John Beilein was on the podium this morning in Chicago to preview Michigan’s upcoming season at the annual Big Ten Media Day. Beilein spoke about Caris LeVert, expectations, the desire to get back to the Final Four and Michigan’s Italy trip. (Photo: Dustin Johnston)
JOHN BEILEIN: Well, it is good to be here and get the season going again. We’ve been practicing for a little bit, but October 15th, yesterday, was the first day we really opened up camp and said we’re in it now. This is the time of the year to get the media and all our obligations out of the way so we can really concentrate over these next four weeks to get ready for our first game.
Q. Caris LeVert named first‑team, how do you think he’ll handle the spotlight this season?
JOHN BEILEIN: Well, you never know. He was in it a bit last year. I mean, there were several games where we just went to him because people were doing things with Nick or with Glenn, Jordan Morgan, Mitch, so we just went with him. He’s sort of used to it. I love his personality because he doesn’t let things bother him very much, so I don’t think he gets too excited or he gets too worried about either situation.
Q. John, what are some of the challenges a coach faces trying to get back to the Final Four a second consecutive year? You know what that was like last year, obstacles, expectations?
JOHN BEILEIN: Well, yeah, it is. It’s obviously difficult to get there. At the same time, once you’ve been there one time, and I assume you’re talking about Wisconsin, I’m as hungry or probably hungrier than ever to get back there. So I think it’s great motivation for everybody because they’ve experienced that run. It’s maybe not getting there, it’s the way you get there and how you get there and those moments in between, the journey. It makes it so valuable.
So yes, it’s hard. You’d like to stay injury‑free, and you also have to‑‑ you’re going to have‑‑ I don’t care who you are, it’s very normal to have times during that year where you’re not going to play well. You won’t look like a Final Four team, and that’s exactly what you may need in February or late January or even in March.
Q. I wondered during your career if you’ve had teams where you’ve had a lot of seniors and a lot of freshmen and not a lot in between, and how do you coach‑‑ what are the dynamics of that kind of team and how do you try to coach it?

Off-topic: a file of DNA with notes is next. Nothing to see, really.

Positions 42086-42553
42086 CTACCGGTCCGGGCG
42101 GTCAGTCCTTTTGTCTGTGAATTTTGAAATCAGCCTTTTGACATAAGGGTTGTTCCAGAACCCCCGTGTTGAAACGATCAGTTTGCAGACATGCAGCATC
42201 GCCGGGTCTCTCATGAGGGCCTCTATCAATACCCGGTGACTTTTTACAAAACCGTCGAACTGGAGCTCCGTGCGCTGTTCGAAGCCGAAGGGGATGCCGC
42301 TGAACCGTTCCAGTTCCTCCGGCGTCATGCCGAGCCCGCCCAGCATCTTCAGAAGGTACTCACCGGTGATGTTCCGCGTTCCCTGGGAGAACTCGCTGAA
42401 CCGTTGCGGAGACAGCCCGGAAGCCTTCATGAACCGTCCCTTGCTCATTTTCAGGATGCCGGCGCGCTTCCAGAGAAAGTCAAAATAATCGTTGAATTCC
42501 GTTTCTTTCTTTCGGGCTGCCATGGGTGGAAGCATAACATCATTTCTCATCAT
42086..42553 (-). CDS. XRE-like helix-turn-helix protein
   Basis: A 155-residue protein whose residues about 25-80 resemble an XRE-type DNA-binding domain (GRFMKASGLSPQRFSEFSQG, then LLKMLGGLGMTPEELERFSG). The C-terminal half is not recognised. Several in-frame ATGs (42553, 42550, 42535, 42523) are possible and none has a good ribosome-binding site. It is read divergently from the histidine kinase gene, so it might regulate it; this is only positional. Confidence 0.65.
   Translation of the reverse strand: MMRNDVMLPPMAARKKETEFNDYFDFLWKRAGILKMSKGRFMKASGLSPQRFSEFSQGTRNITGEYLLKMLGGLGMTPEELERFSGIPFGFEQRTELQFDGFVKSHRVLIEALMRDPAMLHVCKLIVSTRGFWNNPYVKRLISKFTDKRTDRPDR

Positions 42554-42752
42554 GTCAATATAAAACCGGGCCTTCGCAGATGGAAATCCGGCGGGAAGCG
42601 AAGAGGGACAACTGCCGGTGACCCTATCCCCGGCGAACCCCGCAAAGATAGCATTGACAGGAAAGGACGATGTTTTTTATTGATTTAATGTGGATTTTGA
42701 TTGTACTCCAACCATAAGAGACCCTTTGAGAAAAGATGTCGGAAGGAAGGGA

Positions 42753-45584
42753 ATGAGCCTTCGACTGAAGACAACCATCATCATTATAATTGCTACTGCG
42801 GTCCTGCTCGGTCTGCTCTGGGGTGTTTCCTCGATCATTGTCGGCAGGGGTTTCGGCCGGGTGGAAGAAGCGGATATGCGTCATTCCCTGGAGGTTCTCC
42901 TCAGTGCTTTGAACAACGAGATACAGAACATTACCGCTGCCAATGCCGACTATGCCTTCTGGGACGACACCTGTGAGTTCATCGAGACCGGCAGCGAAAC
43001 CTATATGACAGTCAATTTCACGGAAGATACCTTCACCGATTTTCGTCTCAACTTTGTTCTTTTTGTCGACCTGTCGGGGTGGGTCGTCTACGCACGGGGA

JOHN BEILEIN: Just a few times. Unfortunately, the seniors‑‑ we haven’t had many seniors. We’ve had one or two each year. But I do remember one year we had a team with five seniors on it that had a great year with young players, but they were tremendous leaders, and they wanted to‑‑ they just wanted to win. They’d given up a lot of personal goals to just win. That was a lot of fun to coach them. It was at Richmond, my first year at Richmond, and I believe the same thing in my fourth year at West Virginia, we had five seniors then, as well, and they had experienced a little success and they wanted more of it. They had a tremendous year. But I think, once again, going back to the last question, they’d been part of a journey there, and they really wanted to finish it the best they could.
Q. You have a lot of freshmen on this roster. With the Italy trip in the preseason, how much did that help kind of get this group together heading into‑‑ you said yesterday really getting started with camp?
JOHN BEILEIN: To have these foreign trips is such a great experience for these young men, not just basketball‑wise, but the things that they can learn unrelated to basketball are incredible. So I think we grew as a team just with this, a whole new sense of appreciation of the world, and the different cultures that are out there that we don’t even think about. So as a result, that was really valuable. That’s a great time that our team bonded, but it also gives a little snapshot of who could do what in short prep. Going into it, you’ve got to be careful not to hurry ourselves because we had that experience, but at the same time we can move a little faster than we have in the past.
Q. I was wondering if you could talk about Spike and how you’ve seen him develop since he got on campus, particularly from last season to this season?
JOHN BEILEIN: It’s amazing the confidence he has shown since the day he walked in the door. I mean, even when he came for his visit where he was what some people thought was an unlikely recruit, he was laughing about how unlikely people thought this was. And then every time he walks on the floor, he just‑‑ he’s got incredible confidence that “I can play at this level,” and he’s shown that so well. He’s a pleasure to coach. He’s become a really excellent team leader right now. I’m really leaning on him to be the pulse of the team.
Q. With these foreign trips, how do you handle those, and also when you start to get your team ready for the season, how much does the fact that they had that experience, they put some games into their legs in August or whenever they made the trip, how does that factor into the way you approach your preseason?
JOHN BEILEIN: Well, the ten days of practice are great for just working at the fundamentals, but you can’t put in the type of work that you do in a normal year. You give them more concepts rather than‑‑ you talk about the fundamentals. You wouldn’t be able to train it as well because you don’t know what you’re going to see, and now you come out of that and you can really sort of look at the big picture. You have a better evaluation of your team, and now your preseason practices should be more on point than they normally would be because we have information that we would have no idea or wouldn’t have known until two or three weeks into the season.